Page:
It is early in the afternoon. I am visiting a parishioner in the hospital.

Usually, I ride my bike to the hospital; it makes parking so much easier. But these days, due to a knee injury, my bicycle stands neglected in the basement.

Even with my pastoral care parking permit, finding a space for my car at the hospital is always a challenge. I decide to forgo parking in the lot where I can park for free and park instead at a meter where I will have less distance to hobble from my car to the main doors of the hospital. The trek along the long hospital corridors, up the elevator, and down another long hallway seems daunting enough.

There are no parking meters available. I circle the roundabout outside the main entrance, turn right past the line of cars waiting to get into the four-story pay parking garage. I drive down the hill hoping to find a spot on the roadside, where I will only need to walk up the hill and across the courtyard to get into the hospital. The few parking spots on the road are all full.

Finally, I turn left at the bottom of the hill and go into the customary lot where my permit allows me to park for free. I get out of my car, cross the lot, enter the building between the lot and the main hospital. I climb the stairs, exit this building; cross the street; pass the Emergency Department, and start to cross the drive way in front of the main hospital building.

In the middle of the driveway, a man who appears to be in his eighties stops me. He looks me in the eye and announces, “The Virgin Mary got me a parking spot.”

I smile, touch his arm, say, “Wow! good for you.”  Then I limp painfully on my way to make my visit, before having to retrace my steps and hobble back to my car, wondering where the Virgin Mary was for me.

Of course, navigating the wards of a hospital I am deeply aware that the pain and inconvenience of a meniscus tear in my left knee are utterly inconsequential compared to the real suffering and turmoil that permeate this place. Seven weeks of limited mobility, discomfort, and pain, are nothing.

But, this knowledge does not stop me from wishing for a magical Virgin Mary who would show up and at least find me a parking space, if not miraculously heal the wonky joint in my left leg. Sadly, I know it does not work this way.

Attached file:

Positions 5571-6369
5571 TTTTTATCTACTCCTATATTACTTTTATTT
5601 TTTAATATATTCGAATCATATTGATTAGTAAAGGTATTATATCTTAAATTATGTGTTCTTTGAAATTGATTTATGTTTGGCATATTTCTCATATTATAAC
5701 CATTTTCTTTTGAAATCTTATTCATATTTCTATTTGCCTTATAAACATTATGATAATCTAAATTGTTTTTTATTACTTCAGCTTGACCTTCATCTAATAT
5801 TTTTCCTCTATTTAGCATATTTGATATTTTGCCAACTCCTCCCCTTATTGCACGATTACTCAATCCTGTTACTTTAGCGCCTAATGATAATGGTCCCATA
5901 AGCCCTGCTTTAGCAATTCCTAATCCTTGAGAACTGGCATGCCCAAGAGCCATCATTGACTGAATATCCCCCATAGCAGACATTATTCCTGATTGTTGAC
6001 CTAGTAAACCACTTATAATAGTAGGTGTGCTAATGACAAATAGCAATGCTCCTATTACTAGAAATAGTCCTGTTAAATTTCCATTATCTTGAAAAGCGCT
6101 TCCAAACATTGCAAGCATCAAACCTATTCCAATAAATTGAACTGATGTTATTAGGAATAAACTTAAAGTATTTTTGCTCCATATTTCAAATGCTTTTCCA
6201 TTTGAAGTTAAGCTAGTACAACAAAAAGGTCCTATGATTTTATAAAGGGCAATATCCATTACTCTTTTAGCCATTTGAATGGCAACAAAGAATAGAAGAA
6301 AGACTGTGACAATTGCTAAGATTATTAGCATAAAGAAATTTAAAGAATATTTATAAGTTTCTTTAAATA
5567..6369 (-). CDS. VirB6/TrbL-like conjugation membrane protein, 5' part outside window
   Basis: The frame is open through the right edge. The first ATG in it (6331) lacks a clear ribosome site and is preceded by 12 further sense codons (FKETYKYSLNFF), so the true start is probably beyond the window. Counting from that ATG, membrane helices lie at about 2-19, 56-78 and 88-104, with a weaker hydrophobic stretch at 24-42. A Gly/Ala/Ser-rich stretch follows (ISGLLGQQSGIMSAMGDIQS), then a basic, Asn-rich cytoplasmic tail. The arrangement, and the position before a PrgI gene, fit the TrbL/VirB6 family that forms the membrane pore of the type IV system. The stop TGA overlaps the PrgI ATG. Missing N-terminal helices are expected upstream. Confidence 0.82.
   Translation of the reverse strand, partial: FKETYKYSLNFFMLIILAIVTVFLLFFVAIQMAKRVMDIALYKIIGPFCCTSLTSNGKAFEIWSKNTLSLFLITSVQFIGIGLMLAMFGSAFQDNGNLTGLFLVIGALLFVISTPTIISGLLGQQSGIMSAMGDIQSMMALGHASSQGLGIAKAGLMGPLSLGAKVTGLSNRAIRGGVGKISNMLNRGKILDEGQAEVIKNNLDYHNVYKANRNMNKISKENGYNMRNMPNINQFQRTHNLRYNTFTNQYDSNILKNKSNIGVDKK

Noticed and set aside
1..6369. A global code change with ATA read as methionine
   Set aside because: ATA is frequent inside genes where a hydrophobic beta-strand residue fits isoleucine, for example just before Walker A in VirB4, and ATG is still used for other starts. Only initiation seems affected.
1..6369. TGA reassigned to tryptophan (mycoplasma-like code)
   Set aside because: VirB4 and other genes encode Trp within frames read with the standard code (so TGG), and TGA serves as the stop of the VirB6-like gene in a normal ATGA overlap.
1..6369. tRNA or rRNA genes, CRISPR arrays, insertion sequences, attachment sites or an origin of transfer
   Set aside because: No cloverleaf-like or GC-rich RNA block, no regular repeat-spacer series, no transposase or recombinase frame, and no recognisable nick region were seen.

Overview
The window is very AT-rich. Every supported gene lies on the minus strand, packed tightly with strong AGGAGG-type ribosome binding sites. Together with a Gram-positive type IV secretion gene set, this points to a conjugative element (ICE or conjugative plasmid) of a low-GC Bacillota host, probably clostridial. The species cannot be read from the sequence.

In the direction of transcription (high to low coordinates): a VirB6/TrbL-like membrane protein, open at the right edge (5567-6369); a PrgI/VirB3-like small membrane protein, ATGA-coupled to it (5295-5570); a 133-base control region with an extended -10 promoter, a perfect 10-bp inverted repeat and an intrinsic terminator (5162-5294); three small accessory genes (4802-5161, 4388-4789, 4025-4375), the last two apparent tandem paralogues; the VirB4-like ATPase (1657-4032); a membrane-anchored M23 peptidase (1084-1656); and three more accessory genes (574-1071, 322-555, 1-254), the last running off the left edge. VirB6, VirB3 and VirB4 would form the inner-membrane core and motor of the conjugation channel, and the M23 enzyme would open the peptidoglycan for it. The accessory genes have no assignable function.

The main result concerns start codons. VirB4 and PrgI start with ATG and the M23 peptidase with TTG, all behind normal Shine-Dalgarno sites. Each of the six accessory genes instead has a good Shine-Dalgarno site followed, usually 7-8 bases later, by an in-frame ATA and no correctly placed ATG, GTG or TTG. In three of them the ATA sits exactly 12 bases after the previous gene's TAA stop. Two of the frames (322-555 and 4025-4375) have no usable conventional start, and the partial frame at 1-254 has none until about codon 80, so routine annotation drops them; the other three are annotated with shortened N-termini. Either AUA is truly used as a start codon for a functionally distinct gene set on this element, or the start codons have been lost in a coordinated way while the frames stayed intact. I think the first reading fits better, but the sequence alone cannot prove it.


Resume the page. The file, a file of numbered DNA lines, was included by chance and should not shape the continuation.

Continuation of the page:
Faith is not a magic potion – “Things go better with Jesus.” No matter how strong my trust in Jesus may be, no matter how committed I am to the deep conviction that the universe is ultimately oriented in my favour, I have visited in the hospital often enough to understand that things frequently do go terribly wrong. I am not insulated from the discomfort and brokenness of the human condition simply because I trust in God.

So, if my faith does not miraculously heal my knee and is not able to get me a parking spot closer to my destination, what is the point? Why bother with a faith that appears to be of no practical benefit?

Practical benefit is not the point. I do not trust in God in order to fix my life. I trust in God because the Spirit of God moves inside me and compels my confidence. And this transforms my life even when it does not heal my knee. The faith without practical benefit makes it possible to let go of the truly debilitating demand that things should be different than they are.

My faith drives deep into my heart the visceral awareness that letting go is the only way to navigate the inevitable discomfort and pain of life. It was the Virgin Mary after all who said,

‘Here am I, the servant of the Lord; let it be with me according to your word.’ (Luke 1:38)

I am amazed at how much I have had to let go of in the face of even the minor nuisance of a meniscus tear. I have had to give up biking, running, kneeling in church, playing on the floor with my grandchildren, going for a walk with my wife. The list could go on and on.

As I grow older, I realize that every ache is preparation for the final great letting go.

So, although Mary may not get me a parking space, perhaps she will help me learn the great art of surrender. Perhaps she will prepare me for that day, when the letting go required will be much greater than merely no longer being able to ride my bike.